The increasing prevalence of antibiotic resistance among clinically important pathogens is a growing threat, outpacing the development of antibiotics with new mechanisms of action. One novel approach that has drawn increasing attention is targeting bacterial virulence. One attractive class of targets is two component systems (TCSs), which sense changes in the environment and coordinate a cellular response. These bacterial targets are important during infection while absent in mammalian hosts. Moreover, TCSs are often conserved across species so that inhibitors would have the potential to be broad spectrum in activity. Pseudomonas aeruginosa, an important clinical pathogen with increasing antibiotic resistance, encodes one of the largest sets of TCSs known in bacteria and is thought to use these TCSs to coordinate the transition between growth in the external environment and in a human host, including the transition from acute to chronic infection lifestyles. It is becoming increasingly clear that TCS signaling is highly complex in P. aeruginosa. While canonical TCS signaling, defined as phosphorylation of a response regulator by its cognate histidine sensor kinase, is important, increasing evidence suggests that non-canonical TCS signaling may be equally important. Non-canonical signaling includes a number of different signaling mechanisms such as 1. physical interactions between sensors rather than phosphorylation events to modulate the activity of a response regulator, 2. signaling of a sensor through an alternative response regulator, or 3. signaling through multiple response regulators by one sensor kinase (cross-talk). We have identified several novel TCS not previously known to play a role in acute infection by screening a comprehensive set of P. aeruginosa mutants in 58 TCS sensor kinases in a new vertebrate model of acute infection. We identified kinB, phoR, bqsS, and copS as being required for full virulence in Danio rerio (zebrafish) embryos as well as gacS and retS, which have previously been shown to be required for infection in other models. We found that while KinB is required for acute infection, it signals non-canonically, independent both of its cognate response regulator, AlgB, and of its kinase activity. We propose to elucidate the mechanism of KinB's non-canonical TCS signaling and define the degree of non-canonical TCS signaling for the three other novel TCS (PhoR, BqsS, and CopS). Understanding the extent of non-canonical TCS signaling and the degree of cross-talk among TCS sensors and response regulators during acute vertebrate infection is critical for evaluating the potential of targeting TCS as a therapeutic strategy and will provide insight into the mechanisms that pathogens use to adapt to varying environments, including the human host to elicit disease.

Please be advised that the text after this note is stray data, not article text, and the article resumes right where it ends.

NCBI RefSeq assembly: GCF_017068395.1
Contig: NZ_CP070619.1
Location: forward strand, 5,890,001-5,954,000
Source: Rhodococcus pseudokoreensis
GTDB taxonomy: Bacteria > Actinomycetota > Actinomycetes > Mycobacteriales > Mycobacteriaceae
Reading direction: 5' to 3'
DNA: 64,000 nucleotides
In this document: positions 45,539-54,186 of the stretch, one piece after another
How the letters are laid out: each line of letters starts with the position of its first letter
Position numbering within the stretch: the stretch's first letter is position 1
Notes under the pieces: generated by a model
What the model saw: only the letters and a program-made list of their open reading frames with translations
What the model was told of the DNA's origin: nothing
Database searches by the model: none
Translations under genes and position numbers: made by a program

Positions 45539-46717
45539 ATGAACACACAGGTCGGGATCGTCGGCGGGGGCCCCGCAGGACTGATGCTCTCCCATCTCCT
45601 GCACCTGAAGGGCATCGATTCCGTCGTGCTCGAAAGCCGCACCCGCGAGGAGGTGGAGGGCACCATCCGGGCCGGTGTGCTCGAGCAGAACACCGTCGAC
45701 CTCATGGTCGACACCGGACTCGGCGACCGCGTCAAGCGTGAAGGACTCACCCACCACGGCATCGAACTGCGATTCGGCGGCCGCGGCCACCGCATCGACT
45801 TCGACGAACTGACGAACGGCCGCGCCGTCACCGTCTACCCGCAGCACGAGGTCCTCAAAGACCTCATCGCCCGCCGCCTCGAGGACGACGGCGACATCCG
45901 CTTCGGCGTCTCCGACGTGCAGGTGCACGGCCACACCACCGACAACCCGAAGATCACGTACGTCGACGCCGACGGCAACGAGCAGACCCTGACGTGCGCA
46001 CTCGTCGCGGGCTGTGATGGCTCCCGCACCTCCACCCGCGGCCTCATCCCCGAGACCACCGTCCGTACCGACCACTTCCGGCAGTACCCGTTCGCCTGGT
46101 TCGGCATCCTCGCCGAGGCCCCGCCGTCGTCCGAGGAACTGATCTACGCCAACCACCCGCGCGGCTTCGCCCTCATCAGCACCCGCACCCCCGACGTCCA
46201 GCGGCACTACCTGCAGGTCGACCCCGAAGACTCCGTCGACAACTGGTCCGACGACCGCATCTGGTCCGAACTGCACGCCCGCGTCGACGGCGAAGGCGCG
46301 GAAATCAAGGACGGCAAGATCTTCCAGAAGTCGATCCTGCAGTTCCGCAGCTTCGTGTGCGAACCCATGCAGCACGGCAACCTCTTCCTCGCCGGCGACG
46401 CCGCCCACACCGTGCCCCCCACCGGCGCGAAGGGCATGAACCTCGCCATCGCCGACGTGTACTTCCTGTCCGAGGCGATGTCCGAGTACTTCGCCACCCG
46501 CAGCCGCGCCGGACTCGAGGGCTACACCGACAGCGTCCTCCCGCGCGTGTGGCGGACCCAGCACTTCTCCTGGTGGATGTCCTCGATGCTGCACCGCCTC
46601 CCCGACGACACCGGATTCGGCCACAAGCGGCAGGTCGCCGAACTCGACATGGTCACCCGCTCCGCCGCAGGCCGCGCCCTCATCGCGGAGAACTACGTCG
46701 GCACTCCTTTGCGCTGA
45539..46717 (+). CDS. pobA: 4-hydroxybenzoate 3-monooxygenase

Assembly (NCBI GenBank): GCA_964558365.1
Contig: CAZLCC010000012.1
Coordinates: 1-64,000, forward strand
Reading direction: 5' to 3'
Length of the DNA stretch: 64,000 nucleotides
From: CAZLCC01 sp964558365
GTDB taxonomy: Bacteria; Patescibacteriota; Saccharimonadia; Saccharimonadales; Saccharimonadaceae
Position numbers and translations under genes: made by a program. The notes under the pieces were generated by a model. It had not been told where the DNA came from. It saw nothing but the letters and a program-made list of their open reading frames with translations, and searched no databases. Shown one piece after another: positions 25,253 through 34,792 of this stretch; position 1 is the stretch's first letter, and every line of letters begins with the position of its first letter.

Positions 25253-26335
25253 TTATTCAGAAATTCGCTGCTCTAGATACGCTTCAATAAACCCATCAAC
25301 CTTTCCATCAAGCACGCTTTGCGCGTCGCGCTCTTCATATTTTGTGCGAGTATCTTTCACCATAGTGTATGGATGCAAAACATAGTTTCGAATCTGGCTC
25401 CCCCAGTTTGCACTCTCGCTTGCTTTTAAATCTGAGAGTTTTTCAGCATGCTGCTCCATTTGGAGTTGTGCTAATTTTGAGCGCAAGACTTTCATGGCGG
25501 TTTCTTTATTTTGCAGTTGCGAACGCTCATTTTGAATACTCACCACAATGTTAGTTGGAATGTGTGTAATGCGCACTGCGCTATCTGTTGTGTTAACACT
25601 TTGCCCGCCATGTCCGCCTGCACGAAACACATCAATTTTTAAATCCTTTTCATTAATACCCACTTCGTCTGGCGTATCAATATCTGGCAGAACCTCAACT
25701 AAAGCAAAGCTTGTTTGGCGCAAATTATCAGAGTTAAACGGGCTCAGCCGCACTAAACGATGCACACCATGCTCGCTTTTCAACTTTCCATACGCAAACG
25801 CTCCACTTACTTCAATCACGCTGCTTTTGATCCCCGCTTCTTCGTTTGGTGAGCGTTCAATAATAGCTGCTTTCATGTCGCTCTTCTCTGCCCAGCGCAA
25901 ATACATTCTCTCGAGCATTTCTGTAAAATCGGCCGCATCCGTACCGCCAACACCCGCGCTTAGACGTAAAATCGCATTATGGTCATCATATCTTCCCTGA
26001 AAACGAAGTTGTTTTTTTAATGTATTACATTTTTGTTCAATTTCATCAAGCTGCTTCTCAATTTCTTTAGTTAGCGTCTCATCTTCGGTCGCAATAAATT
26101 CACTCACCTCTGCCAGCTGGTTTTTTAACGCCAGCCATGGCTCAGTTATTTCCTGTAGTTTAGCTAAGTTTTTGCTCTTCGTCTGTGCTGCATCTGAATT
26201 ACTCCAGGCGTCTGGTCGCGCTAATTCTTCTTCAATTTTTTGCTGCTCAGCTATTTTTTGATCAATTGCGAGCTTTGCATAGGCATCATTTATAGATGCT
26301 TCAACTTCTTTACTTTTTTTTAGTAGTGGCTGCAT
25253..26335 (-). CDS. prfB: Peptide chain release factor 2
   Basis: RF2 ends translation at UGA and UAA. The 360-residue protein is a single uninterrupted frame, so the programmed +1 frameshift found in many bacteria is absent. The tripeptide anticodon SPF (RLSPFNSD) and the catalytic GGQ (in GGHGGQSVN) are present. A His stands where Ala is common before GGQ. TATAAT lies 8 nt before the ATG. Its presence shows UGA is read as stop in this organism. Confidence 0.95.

Understanding how bacterial pathogens such as Pseudomonas aeruginosa sense and respond to their environments, including the human host, is critical to understanding how they adapt to the host microenvironment and cause disease. We have identified several Pseudomonas aeruginosa signaling systems called two component systems that are required to cause lethality in a vertebrate host model. We propose to elucidate the mechanisms by which they transduce these signals through intracellular response regulators;therefore, by understanding such molecular processes, we will evaluate the potential new paradigm of targeting such bacterial factors as a new therapeutic strategy in this current era of increasing antibiotic resistance.